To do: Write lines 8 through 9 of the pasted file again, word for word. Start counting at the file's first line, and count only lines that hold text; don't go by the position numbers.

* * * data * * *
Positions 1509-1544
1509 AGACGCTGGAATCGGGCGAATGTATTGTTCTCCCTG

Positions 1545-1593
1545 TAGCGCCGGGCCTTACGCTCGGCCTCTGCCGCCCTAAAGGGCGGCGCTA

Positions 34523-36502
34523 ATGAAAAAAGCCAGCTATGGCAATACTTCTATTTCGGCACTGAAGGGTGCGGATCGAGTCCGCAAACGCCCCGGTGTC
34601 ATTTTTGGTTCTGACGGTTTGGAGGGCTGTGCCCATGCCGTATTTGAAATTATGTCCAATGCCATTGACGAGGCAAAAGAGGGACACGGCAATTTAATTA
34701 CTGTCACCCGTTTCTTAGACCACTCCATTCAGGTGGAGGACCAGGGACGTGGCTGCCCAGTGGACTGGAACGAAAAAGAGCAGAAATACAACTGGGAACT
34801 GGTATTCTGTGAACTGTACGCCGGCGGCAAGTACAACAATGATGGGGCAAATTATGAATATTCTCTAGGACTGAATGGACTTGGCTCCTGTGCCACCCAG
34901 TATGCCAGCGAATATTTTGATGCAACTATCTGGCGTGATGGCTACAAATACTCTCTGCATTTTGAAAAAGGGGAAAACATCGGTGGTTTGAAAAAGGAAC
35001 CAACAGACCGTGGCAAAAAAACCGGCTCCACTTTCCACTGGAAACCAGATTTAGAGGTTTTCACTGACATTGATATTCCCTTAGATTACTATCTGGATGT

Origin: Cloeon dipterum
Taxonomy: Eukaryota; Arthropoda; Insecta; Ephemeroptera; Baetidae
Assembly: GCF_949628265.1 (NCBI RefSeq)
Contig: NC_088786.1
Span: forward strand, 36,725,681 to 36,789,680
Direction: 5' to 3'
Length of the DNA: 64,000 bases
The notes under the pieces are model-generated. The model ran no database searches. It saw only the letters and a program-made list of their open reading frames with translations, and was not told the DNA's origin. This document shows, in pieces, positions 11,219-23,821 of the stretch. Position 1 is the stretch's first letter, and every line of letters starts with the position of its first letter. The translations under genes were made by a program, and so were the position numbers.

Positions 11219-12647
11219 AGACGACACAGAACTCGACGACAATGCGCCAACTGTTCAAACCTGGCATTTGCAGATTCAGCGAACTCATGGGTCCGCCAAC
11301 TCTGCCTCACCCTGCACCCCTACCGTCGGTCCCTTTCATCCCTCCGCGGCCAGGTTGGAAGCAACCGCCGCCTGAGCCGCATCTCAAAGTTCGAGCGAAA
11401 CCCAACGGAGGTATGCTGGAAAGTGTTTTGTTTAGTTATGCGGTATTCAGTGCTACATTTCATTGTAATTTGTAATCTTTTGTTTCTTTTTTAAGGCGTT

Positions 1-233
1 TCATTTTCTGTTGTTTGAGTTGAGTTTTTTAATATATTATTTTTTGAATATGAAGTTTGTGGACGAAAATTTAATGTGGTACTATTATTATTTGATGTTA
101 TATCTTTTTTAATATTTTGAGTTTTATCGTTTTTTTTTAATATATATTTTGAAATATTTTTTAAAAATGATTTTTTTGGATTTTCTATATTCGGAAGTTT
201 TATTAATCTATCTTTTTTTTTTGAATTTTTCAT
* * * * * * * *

34701 CTGTCACCCGTTTCTTAGACCACTCCATTCAGGTGGAGGACCAGGGACGTGGCTGCCCAGTGGACTGGAACGAAAAAGAGCAGAAATACAACTGGGAACT
34801 GGTATTCTGTGAACTGTACGCCGGCGGCAAGTACAACAATGATGGGGCAAATTATGAATATTCTCTAGGACTGAATGGACTTGGCTCCTGTGCCACCCAG